and nothing else. The taste of flavoured vodka also comes from the flavour of the distillate.” Why is gin not a juniper vodka? The primary taste of gin should be from the botanicals. How many categories of gin are there? There are three main categories of gin. this is flavoured with juniper only. Gin Cocktails White Lady 16 . primarily associated with the Netherlands and Belgium. 3. Plymouth Gin can only be made in Plymouth. 1. Coates produce ’Plymouth Gin’. London dry gin.’ Juniper Vodka From the book ’Classic Vodka’ by Nicholas Faith & Ian Wisniewski: ”Mysliwska. the most common style. she claims that ’Over 120 botanicals’ can be found in gin production. Definite juniper taste. London Dry Gin. Dry juniper vodka flavoured with rectified juniper distillate together with herbs and juniper berries gathered from selected species in Polish forests. 2. Plymouth gin and jenever.16 - In the book ’Classic Gin’ by Geraldine Coates. Coates and company. and as a consequence there is only one producer. does not have to be made in London. this is the oldest style. . Jenever. There is also a style of gin made in Germany. which was the first gin to be specified in a martini cocktail recipe. typically drunk by hunters. as the spirit base is completely neutral in taste and smell. ’although most gins use no more than seven or eight. who distil at Black Friars Distillery. which is not always neutral in taste.

garnish with a lemon twist.17 - Aka. Swapping the sugar syrup in the recipe for other different syrups. Delilah 1 ½ shots Plymouth Gin ¾ shot Cointreau ¾ shot fresh lemon juice Shake with ice. Raspberry Collins 2 shots Plymouth Gin 1 shot fresh lemon juice 17 . Tom Collins 2 shots Plymouth Gin 1 shot fresh lemon juice ½ shot sugar syrup Build over ice in a tall glass (Collins). and then strain into a tall glass. garnish with a lemon slice. or pomegranate syrup. which contains a little ice (2 or 3 cubes). then top with soda water. and then strain into a chilled cocktail glass. elderflower syrup. Gin Fizz 2 shots Plymouth Gin 1 shot fresh lemon juice ½ shot sugar syrup ½ of an egg white (albumen) Shake hard with ice. then strain into a chilled cocktail glass. Then top with aerated water/ soda water. for instance. The 20th Century Cocktail 1 ½ shots Plymouth Gin ¾ shot dry vermouth ¾ shot white Crème de Caçao ¾ shot fresh lemon juice Shake with ice. can produce some interesting “Tom Collins” variations. e.g. .

then strain into a chilled cocktail glass. just add whole raspberries to the mixing glass. and its corresponding liqueur. The ’Raspberry Collins’ recipe can be modified to include any fruit. then add two dashes of bitters. Can’t find orange bitters? Try substituting a couple of drops of ’orange curaçao’ liqueur. and muddle/ crush them. Cowboy Martini Created by Dick Bradsell 3 shots Plymouth Gin ¼ shot sugar syrup 2 dashes of orange bitters 4-5 mint leaves (partially torn before going into the shaker) Shake with ice.18 - ½ shot sugar syrup ¾ shot raspberry liqueur ½ shot raspberry purée 2 dashes of orange Bitters (optional) Shake with ice. then garnish with a lemon slice and two raspberries. and then strain into an ice filled tall glass (Collins). garnish with an orange twist Gin Re-Fashioned Created by Antonia Andrasi 2 shots Tanqueray Gin ¼ shot passionfruit syrup 2 dashes of bitters 2 dashes of orange bitters Stir with ice. Top with soda water. then strain into ice filled whisky glass. . garnish with a lemon twist. Negroni 1 shot Plymouth Gin 1 shot Campari 1 shot sweet vermouth 18 . If you do not have pureéd raspberries.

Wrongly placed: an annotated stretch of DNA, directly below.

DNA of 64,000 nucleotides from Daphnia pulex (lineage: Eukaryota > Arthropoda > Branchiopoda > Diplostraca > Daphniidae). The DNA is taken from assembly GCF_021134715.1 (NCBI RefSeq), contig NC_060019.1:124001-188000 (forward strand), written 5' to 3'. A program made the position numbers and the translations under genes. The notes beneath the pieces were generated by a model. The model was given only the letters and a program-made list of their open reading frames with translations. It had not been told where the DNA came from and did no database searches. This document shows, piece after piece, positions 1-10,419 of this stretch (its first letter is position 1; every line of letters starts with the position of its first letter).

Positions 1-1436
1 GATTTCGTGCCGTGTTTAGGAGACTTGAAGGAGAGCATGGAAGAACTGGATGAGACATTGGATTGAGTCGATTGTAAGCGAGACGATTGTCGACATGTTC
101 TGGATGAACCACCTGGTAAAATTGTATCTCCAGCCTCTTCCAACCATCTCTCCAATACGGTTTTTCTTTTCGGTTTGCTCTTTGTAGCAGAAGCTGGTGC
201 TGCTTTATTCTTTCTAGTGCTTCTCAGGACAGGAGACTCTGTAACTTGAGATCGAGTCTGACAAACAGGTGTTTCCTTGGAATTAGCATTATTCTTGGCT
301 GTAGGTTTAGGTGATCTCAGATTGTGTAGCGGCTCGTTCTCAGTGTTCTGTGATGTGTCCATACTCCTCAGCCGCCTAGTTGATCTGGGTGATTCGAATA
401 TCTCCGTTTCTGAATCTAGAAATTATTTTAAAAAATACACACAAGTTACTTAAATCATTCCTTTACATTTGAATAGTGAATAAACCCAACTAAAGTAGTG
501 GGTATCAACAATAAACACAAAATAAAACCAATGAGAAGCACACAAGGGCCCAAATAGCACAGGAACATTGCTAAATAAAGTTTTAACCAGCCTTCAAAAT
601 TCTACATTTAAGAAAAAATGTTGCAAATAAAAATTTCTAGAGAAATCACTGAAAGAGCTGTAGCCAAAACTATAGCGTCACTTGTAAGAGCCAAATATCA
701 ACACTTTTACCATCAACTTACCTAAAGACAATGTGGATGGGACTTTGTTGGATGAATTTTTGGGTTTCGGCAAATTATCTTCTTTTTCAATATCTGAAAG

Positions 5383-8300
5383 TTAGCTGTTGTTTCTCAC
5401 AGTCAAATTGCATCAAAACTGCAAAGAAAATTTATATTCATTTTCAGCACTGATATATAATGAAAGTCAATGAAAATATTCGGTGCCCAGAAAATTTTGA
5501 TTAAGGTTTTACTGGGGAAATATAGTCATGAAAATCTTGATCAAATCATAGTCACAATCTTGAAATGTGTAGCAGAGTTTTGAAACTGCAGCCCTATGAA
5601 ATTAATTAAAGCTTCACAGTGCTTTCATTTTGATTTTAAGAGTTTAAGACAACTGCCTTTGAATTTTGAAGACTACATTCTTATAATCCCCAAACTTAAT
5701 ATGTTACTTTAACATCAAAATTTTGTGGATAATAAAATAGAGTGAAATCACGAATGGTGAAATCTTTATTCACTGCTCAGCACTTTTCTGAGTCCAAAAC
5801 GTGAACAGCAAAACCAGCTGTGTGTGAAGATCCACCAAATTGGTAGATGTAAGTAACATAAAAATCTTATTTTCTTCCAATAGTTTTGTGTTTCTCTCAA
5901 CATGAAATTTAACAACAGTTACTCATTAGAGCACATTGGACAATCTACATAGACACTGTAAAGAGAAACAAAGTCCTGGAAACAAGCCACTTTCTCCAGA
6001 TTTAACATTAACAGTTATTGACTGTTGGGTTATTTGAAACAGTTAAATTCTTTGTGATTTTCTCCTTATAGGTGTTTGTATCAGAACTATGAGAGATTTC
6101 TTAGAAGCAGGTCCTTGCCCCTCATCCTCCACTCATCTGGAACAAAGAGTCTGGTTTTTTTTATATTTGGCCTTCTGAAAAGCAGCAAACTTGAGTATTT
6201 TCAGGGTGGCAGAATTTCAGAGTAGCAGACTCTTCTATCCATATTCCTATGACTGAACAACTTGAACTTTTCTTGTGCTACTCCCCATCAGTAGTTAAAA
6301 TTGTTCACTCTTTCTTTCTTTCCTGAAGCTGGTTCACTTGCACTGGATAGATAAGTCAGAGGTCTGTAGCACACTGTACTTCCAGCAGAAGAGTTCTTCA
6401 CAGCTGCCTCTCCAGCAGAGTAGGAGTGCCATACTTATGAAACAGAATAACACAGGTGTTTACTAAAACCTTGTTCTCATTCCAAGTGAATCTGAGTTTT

then strain into a chilled cocktail glass. garnish with an orange twist.19 - Stir with ice. then strain into a chilled cocktail glass. The Wibble Created by Dick Bradsell 1 shot Plymouth Gin 1 shot Plymouth Sloe Gin 1 shot grapefruit juice ½ shot lemon juice ½ shot crème de mûre (blackberry liqueur) ¼ shot sugar syrup (optional) Shake with ice. Valentino Created by “The Regans” 2 shots Plymouth Gin 1 shot Campari 1 shot sweet vermouth Stir with ice. . The Bramble 19 . The Negroni is more often served over ice. and then strain into chilled cocktail glass. then strain into a chilled cocktail glass. Jupiter Cocktail 1 ½ shots Plymouth Gin ½ shot dry vermouth ¼ shot fresh orange juice ¼ shot Parfait Amour (violet liqueur) Shake with ice. garnish with an orange twist. in a whisky glass. garnish with a lemon twist. The measurements for orange juice and parfait amour should be equal to a teaspoon each.

then strain into a chilled cocktail glass. then pour over ¾ shot of cremé de mûre. garnish with a lemon slice and two raspberries. Stir. ’Official’ Singapore Sling 1 shot Plymouth Gin ½ shot cherry brandy 4 shots pineapple juice ½ shot fresh lime juice ¼ shot Cointreau ¼ shot Bénédictine ½ shot Grenadine syrup (pomegranate) 1 dash of bitters Shake with ice. in a whisky glass. then top with soda water. Sensation 1 ½ shot Plymouth Gin ½ shot fresh lemon juice ¼ shot Maraschino liqueur 3 sprigs of fresh mint Shake with ice. .20 - Created by Dick Bradsell 1 ½ shots Plymouth Gin ¾ shot fresh lemon juice ½ shot sugar syrup Build over crushed ice. garnish with an orange slice. garnish with a pineapple chunk and a cherry (skewered together). then strain into an ice-filled tall glass. Straits Sling 2 shots Plymouth Gin ¼ shot cherry brandy (Kirschwasser) ¼ shot Bénédictine 1 shot fresh lemon juice 2 dashes of bitters 2 dashes orange bitters Build over ice in a tall glass. Clover Club 20 . garnish with a mint sprig.